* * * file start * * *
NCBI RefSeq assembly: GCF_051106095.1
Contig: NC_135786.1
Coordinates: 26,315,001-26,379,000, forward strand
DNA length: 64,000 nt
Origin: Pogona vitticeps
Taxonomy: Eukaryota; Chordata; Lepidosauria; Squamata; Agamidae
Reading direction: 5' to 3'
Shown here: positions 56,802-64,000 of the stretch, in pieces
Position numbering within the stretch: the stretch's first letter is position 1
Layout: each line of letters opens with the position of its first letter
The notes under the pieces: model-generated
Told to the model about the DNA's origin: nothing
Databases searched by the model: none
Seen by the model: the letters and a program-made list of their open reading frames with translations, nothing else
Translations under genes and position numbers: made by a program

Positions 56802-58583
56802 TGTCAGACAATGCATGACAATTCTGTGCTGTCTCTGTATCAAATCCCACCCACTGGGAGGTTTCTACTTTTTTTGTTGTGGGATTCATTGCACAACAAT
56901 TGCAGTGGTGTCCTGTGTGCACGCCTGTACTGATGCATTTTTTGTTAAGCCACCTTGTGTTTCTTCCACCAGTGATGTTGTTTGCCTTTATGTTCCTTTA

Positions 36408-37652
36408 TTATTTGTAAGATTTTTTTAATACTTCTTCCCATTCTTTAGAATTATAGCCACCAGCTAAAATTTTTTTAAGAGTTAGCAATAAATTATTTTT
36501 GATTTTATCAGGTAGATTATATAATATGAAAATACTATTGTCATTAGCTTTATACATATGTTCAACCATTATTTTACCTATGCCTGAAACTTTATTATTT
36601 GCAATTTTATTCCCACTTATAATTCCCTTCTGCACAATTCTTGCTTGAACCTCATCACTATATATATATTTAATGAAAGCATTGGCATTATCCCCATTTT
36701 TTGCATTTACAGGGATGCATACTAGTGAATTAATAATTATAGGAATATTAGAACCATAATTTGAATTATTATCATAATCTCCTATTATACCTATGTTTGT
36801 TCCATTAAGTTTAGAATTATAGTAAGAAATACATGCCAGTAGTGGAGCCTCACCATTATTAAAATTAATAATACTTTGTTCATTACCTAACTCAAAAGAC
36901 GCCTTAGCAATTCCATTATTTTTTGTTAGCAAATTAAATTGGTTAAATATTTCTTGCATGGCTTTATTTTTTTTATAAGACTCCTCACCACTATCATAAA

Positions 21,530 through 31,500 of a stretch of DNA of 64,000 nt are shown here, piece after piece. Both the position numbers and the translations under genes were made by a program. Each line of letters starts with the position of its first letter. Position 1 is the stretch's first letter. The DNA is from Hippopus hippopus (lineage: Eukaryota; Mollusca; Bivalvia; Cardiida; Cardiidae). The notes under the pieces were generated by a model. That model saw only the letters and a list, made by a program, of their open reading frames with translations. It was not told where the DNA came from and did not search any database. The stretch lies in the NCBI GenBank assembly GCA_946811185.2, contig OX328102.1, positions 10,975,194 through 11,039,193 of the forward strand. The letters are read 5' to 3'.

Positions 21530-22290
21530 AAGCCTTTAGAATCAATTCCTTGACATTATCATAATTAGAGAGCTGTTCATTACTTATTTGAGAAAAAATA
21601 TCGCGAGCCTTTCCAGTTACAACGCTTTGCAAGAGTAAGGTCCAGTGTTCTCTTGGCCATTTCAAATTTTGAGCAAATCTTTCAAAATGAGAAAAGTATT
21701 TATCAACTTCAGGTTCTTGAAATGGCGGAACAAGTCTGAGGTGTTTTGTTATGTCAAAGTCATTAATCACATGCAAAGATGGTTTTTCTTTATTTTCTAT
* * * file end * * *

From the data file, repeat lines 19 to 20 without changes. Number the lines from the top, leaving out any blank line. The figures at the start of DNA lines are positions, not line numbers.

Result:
Positions 36408-37652
36408 TTATTTGTAAGATTTTTTTAATACTTCTTCCCATTCTTTAGAATTATAGCCACCAGCTAAAATTTTTTTAAGAGTTAGCAATAAATTATTTTT